Musical Theatre Factory is incredible, and they produced a children’s show I did last year called The Meanest Birthday Girl. I wrote the book and lyrics for it. They asked me to do one of their showcase nights there. Heath Saunders did one, Shakina [Nayfack] did her shows there, Michael R. Jackson is doing one in the fall. Several months ago, they asked me to take one of the nights. I’ve always thought about playing Joe’s Pub, but it terrified me. I’ve done lots of other people’s shows there, but I’ve never done my own, because I’m terrified about selling it out. When they asked me, I thought, ‘I want to make this EP, I’ve always wanted to play at Joe’s Pub. What if we just do it?’ I have the support of these people and Shakina, who are going to have my back and help me put it on. At first I was worried because I’m not doing a ton of musical theatre stuff, but they were super cool about it. I’m hoping to do a song or two from shows I’m working on now, but we’ll see. I’m excited. I’ve never done my own stuff there, and I’ve never had a band this big play with me, so this is going to be new.
You tweeted about working with Charlie Rosen on this.
Charlie Rosen did the horn arrangements for this album. He’s absolutely incredible. That was the day I first cried in the studio because I had just been hearing it in my head for however long I was writing the songs. To hear these arrangements killed me. I thought, ‘This is happening.’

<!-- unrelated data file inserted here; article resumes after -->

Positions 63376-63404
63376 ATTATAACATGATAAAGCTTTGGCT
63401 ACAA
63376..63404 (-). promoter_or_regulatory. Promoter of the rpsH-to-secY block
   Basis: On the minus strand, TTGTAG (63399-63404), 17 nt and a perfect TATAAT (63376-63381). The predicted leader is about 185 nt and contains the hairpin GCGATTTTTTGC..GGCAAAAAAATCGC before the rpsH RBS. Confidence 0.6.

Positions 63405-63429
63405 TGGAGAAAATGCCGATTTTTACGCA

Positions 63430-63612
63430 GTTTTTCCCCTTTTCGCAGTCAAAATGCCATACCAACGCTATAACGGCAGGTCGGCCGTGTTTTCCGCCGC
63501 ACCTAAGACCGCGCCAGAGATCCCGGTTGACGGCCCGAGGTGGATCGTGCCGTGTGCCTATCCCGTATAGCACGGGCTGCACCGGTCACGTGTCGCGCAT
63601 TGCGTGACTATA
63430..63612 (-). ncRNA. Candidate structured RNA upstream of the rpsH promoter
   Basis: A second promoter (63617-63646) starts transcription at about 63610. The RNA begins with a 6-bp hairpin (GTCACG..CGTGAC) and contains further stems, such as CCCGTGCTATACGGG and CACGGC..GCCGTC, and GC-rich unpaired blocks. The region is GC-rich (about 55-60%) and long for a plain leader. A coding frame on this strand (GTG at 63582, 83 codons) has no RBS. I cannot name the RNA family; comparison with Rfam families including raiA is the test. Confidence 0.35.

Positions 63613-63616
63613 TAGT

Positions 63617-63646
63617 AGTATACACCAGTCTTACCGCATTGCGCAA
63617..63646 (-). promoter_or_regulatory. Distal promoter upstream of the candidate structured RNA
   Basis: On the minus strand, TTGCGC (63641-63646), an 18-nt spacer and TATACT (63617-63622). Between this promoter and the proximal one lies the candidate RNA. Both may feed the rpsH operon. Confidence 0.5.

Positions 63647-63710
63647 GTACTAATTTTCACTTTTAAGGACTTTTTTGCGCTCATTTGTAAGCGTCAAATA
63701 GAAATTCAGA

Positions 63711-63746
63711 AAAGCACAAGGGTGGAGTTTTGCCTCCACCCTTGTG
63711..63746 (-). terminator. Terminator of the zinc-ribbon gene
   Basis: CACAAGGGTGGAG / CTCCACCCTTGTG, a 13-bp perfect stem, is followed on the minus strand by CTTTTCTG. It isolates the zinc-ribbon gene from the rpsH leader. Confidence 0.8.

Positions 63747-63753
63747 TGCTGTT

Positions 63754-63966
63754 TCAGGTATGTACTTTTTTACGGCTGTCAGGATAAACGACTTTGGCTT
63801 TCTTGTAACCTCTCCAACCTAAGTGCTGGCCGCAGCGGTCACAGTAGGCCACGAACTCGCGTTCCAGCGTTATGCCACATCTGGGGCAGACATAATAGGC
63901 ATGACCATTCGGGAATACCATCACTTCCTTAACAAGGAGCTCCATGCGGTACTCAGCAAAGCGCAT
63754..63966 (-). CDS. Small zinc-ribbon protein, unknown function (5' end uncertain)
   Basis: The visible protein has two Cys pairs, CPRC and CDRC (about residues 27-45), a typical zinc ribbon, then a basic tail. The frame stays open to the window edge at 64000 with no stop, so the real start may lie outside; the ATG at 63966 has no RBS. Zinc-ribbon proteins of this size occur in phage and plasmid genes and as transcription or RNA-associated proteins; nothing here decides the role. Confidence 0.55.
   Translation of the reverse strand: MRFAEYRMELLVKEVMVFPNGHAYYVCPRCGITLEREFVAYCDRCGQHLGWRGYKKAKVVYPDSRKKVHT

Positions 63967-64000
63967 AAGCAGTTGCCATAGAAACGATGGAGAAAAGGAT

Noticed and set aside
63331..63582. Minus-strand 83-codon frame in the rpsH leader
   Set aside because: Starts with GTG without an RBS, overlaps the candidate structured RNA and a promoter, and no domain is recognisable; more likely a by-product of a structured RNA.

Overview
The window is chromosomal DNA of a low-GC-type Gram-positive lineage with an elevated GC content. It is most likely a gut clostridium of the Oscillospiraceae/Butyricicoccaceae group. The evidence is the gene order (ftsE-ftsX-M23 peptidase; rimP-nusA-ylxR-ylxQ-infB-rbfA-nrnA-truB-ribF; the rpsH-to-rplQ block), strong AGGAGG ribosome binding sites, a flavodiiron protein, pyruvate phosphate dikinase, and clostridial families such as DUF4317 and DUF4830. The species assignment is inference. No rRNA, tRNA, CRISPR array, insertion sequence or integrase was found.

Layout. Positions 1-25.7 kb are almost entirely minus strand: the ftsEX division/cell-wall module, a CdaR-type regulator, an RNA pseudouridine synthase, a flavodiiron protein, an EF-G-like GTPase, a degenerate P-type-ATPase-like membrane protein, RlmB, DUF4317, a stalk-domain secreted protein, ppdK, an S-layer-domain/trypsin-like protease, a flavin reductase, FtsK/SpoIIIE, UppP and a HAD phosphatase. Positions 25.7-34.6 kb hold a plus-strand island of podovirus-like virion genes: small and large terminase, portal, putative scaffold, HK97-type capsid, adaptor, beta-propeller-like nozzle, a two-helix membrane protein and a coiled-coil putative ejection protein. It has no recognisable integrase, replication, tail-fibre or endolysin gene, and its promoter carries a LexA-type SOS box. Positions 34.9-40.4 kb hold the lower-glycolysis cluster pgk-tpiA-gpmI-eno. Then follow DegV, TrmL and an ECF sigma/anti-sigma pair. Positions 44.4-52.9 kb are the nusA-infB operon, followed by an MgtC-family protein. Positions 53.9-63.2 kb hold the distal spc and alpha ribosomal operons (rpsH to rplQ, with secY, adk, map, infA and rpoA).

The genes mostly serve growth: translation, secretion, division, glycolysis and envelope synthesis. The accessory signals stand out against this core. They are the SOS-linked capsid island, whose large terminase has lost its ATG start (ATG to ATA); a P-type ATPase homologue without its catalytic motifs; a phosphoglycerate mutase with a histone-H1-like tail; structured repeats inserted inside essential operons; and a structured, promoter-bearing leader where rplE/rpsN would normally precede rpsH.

What do you hope people take away from listening to your album?
A few things. Mainly, I want people to listen, have some fun, and maybe dance a little bit. Personally, I have so many wonderful friends who are so supportive and know that I’ve been doing this for a while. There are a lot of people who don’t know I write these songs myself, and I want to show people that this is very much a part of me. I don’t need people sitting there and saying, ‘This is her relationship with theatre.’ I don’t need over-analysis. I just want people to have a good time. It’s fun music. Musical theatre writers write differently than pop writers. I’m so influenced by musical theatre writing. I used to be more theatre-y, and I’ve gone away from that in the last few years, but there’s still a hugely theatrical element that I’m excited to share with people who are not musical theatre people. I’m excited for anyone to put their own story on the song.